Restaurants in Maine
Not every dish is vegetarian-friendly at this eclectic Bayside hole-in-the-wall, but the multi-page menu is so vast and varied, vegetarians end up with some two-dozen entrees to choose from. When Silly’s opened in 1988, most people thought a “vegan” was an alien from Star Trek.
Lifted out of Greenwich Village in 1960 and plunked down in working-class Lewiston, Guthrie’s is a bohemian café with a menu that skews southwestern.
The New England outpost of lauded chef and plant-food evangelist Matthew Kenney, The Gothic puts a smart, contemporary spin on vegetarian cuisine. Small plates let locally grown and foraged morsels speak for themselves.
Chef and owner Dan Sriprasert’s veggie Thai restaurant has all the curries, stir fry, and noodle dishes you’d expect, and Sriprasert goes in heavy on soy meats, ginger, lemongrass, and tamari.
Now one of six regional locations, the original Wild Willy’s began serving its signature handmade burgers in 2001.
This central Maine institution has been located along the Wiscasset waterfront since 1954, and before that, in nearby Boothby, beginning in 1938. The shack with the red and white awning rests next to Route 1 and specializes in lobster rolls.
Maine’s Mid Coast hides some of its best secrets on the “reaches”: long, narrow peninsulas that stretch like fingers into the sea. The sleepy Harpswell peninsula is just a half-hour’s detour off I-295, yet it could be 200 miles away.
Fresh lobster rolls, fried scallops, and haddock chowder are just a few of the locally renowned specialties at this casual roadside restaurant, situated along U.S. Route One in Midcoast Maine.
This roadside spot on Highway 175 isn’t far from Northern Bay on Maine’s central coast, and it's open only in the summer. Owners Larry and Freda Reynolds prepare warm food to go using primarily local ingredients, including fresh-caught lobster and fish.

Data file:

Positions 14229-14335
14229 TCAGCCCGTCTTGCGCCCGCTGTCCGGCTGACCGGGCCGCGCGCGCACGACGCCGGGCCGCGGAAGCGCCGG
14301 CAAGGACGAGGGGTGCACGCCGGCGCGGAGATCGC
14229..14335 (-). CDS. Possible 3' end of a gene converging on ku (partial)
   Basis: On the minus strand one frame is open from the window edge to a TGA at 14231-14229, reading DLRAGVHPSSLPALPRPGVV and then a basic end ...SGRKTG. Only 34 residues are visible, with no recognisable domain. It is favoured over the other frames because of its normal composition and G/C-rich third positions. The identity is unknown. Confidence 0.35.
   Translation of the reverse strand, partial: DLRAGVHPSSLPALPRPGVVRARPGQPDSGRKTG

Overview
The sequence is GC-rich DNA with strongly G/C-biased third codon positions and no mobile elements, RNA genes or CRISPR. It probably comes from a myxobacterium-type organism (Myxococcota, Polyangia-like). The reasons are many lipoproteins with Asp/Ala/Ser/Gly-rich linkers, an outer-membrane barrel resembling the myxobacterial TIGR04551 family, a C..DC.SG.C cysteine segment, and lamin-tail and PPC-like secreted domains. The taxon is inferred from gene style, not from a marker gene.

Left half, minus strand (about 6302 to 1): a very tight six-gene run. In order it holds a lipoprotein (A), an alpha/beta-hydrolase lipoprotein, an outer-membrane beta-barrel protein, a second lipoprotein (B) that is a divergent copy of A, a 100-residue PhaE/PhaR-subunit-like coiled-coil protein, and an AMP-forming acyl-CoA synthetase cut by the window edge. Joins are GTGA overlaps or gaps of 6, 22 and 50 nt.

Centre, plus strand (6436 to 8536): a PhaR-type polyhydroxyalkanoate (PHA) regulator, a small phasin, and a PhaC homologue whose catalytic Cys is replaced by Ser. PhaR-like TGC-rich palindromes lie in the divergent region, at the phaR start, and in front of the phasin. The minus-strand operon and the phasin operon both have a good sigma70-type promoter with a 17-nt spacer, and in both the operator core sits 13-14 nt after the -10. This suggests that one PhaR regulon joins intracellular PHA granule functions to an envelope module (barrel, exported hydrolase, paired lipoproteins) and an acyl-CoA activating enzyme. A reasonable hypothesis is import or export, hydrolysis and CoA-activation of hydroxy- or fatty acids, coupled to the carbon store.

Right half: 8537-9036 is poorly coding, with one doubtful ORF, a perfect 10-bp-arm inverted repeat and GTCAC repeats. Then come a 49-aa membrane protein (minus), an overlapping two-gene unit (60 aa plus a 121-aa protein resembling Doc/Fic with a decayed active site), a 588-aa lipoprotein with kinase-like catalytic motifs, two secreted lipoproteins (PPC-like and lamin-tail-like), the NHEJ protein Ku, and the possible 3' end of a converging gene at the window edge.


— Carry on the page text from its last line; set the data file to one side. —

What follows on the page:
This family-friendly joint has famous thick chowder, plus burgers and lobster rolls.
Pronounced "kay-o-las," this restaurant in Portland's tree-lined West End area specializes in down-to-earth New American food with splashes of Mediterranean influences.
Cod End consists of a cookhouse, fish market, and dock, all packaged into one locale. The outdoor deck is scattered with picnic tables, which is the preferred place to sit, weather permitting. Indoor seating and a to-go menu are also offered.
Overlooking the Damariscotta River where it feeds into the Atlantic, this unpretentious spot—decked out with antique lobster buoys, hurricane lamps, and nautical paraphernalia—is a local favorite for its hit parade of seafood greats and for its busy bar on the water’s edge.
Buddy Poland inherited the lobstering tradition from his New England forebears and manages this shingled lobster shack near a harbor called Round Pond, which empties into Muscongus Sound on Maine’s central coast. They’re open from March through Christmas.
The signature lobster roll is stuffed with five ounces of the day's freshest catch-hauled in by the owner himself-and served with a side of chips or homemade potato salad.